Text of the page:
One of the main advantages of debugging cross-platform Emscripten code is that the same cross-platform source code can be debugged on either the native platform or using the web browser’s increasingly powerful toolset — including debugger, profiler, and other tools.

Emscripten provides a lot of functionality and tools to aid debugging:

  • Compiler debug information flags that allow you to preserve debug information in compiled code and even create source maps so that you can step through the native C++ source when debugging in the browser.

  • Debug mode, which emits debug logs and stores intermediate build files for analysis.

  • Compiler settings to enable runtime checking of memory accesses and common allocation errors.

  • Manual print debugging of Emscripten-generated code is also supported, which is in some ways even better than on native platforms.

  • AutoDebugger, which automatically instruments LLVM bitcode to write out each store to memory.

This article describes the main tools and settings provided by Emscripten for debugging, along with a section explaining how to debug a number of Emscripten-specific issues.

Debugging in the browser

Emcc can output debug information in two formats, either as DWARF symbols or as source maps. Both allow you to view and debug the C/C++ source code in a browser’s debugger. DWARF offers the most precise and detailed debugging experience and is supported as an experiment in Chrome 88 with an extension <>. See here <> for a detailed usage guide. Source maps are more widely supported in Firefox, Chrome, and Safari, but unlike DWARF they cannot be used to inspect variables, for example.

Emcc strips out most of the debug information from optimized builds by default. DWARF can be produced with the emcc -g flag, and source maps can be emitted with the -gsource-map option. Be aware that optimisation levels -O1 and above increasingly remove LLVM debug information, and also disable runtime ASSERTIONS checks. Passing a -g flag also affects the generated JavaScript code and preserves white-space, function names, and variable names,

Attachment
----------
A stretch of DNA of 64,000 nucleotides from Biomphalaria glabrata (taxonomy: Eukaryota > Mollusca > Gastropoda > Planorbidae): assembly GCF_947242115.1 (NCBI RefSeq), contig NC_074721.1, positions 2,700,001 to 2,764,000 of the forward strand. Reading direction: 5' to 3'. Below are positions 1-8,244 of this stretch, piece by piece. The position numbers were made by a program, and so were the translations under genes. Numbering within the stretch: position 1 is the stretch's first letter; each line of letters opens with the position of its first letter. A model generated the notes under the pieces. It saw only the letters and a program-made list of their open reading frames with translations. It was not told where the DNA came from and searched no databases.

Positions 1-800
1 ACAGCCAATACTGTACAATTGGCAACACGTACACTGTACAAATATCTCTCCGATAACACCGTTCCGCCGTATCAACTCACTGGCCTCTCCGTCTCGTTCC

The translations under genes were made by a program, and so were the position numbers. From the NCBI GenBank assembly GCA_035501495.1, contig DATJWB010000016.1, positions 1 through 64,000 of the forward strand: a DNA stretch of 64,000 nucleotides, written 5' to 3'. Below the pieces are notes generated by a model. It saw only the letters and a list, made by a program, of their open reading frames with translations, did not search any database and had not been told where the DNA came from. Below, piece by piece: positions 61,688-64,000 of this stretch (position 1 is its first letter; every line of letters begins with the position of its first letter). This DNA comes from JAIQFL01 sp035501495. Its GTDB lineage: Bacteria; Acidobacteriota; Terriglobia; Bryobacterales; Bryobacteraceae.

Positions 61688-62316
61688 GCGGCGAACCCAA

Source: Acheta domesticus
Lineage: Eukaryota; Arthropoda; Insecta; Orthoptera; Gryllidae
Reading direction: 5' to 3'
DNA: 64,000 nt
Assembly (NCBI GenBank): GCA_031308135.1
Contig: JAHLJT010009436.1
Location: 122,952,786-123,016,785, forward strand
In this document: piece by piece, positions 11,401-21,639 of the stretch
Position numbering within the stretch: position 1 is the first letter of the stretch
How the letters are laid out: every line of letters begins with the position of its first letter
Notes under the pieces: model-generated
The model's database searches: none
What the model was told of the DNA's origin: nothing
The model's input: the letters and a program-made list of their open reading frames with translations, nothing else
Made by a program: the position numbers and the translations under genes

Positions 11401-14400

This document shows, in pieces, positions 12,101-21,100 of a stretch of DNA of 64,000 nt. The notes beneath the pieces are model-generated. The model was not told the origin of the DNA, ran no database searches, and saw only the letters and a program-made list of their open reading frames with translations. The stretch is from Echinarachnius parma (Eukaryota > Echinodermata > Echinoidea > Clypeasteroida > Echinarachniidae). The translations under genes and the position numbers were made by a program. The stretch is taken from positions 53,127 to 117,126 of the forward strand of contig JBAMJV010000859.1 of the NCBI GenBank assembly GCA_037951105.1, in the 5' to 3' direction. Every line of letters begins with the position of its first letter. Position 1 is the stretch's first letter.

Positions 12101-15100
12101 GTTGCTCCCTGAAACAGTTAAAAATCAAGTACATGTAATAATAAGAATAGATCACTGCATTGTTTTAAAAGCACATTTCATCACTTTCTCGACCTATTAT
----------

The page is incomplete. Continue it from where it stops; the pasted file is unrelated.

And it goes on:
Even for medium-sized projects, DWARF debug information can be of substantial size and negatively impact the page performance, particularly compiling and loading of the module. Debug information can also be emitted in a file on the side instead with the -gseparate-dwarf option! The debug information size also affects the linking time, because the debug information in all object files needs to be linked as well. Passing the -gsplit-dwarf option can help here, which causes clang to leave debug information scattered across object files. That debug information needs to be linked into a DWARF package file (.dwp) using the emdwp tool then, but that could happen in parallel to the linking of the compiled output! When running it after linking, it’s as simple as emdwp -e foo.wasm -o foo.wasm.dwp, or emdwp -e foo.debug.wasm -o foo.debug.wasm.dwp when used together with -gseparate-dwarf (the dwp file should have the same file name as the main symbol file with an extra .dwp extension).

The -g flag can also be specified with an integer levels: -g0, -g1, -g2 (default with -gsource-map), and -g3 (default with -g). Each level builds on the last to provide progressively more debug information in the compiled output.


Because Binaryen optimization degrades the quality of DWARF info further, -O1 -g will skip running the Binaryen optimizer (wasm-opt) entirely unless required by other options. You can also throw in -sERROR_ON_WASM_CHANGES_AFTER_LINK option if you want to ensure the debug info is preserved. See Skipping Binaryen for more details.


Some optimizations may be disabled when used in conjunction with the debug flags both in the Binaryen optimizer (even if it runs) and JavaScript optimizer. For example, if you compile with -O3 -g, the Binaryen optimizer will skip some of the optimization passes that do not produce valid DWARF information, and also some of the normal JavaScript optimization will be disabled in order to better provide the requested debugging information.

Debug mode (EMCC_DEBUG)

The EMCC_DEBUG environment variable can be set to enable Emscripten’s debug mode:

# Linux or macOS
EMCC_DEBUG=1 emcc test/hello_world.cpp -o hello.html

# Windows
emcc test/hello_world.cpp -o hello.html

With EMCC_DEBUG=1 set, emcc emits debug output and generates intermediate files for the compiler’s various stages. EMCC_DEBUG=2 additionally generates intermediate files for each JavaScript optimizer pass.

The debug logs and intermediate files are output to TEMP_DIR/emscripten_temp, where TEMP_DIR is the OS default temporary directory (e.g. /tmp on UNIX).

The debug logs can be analysed to profile and review the changes that were made in each step.


The more limited amount of debug information can also be enabled by specifying the verbose output compiler flag (emcc -v).

Compiler settings

Emscripten has a number of compiler settings that can be useful for debugging. These are set using the emcc -s option, and will override any optimization flags. For example:

emcc -O1 -sASSERTIONS test/hello_world

Some important settings are: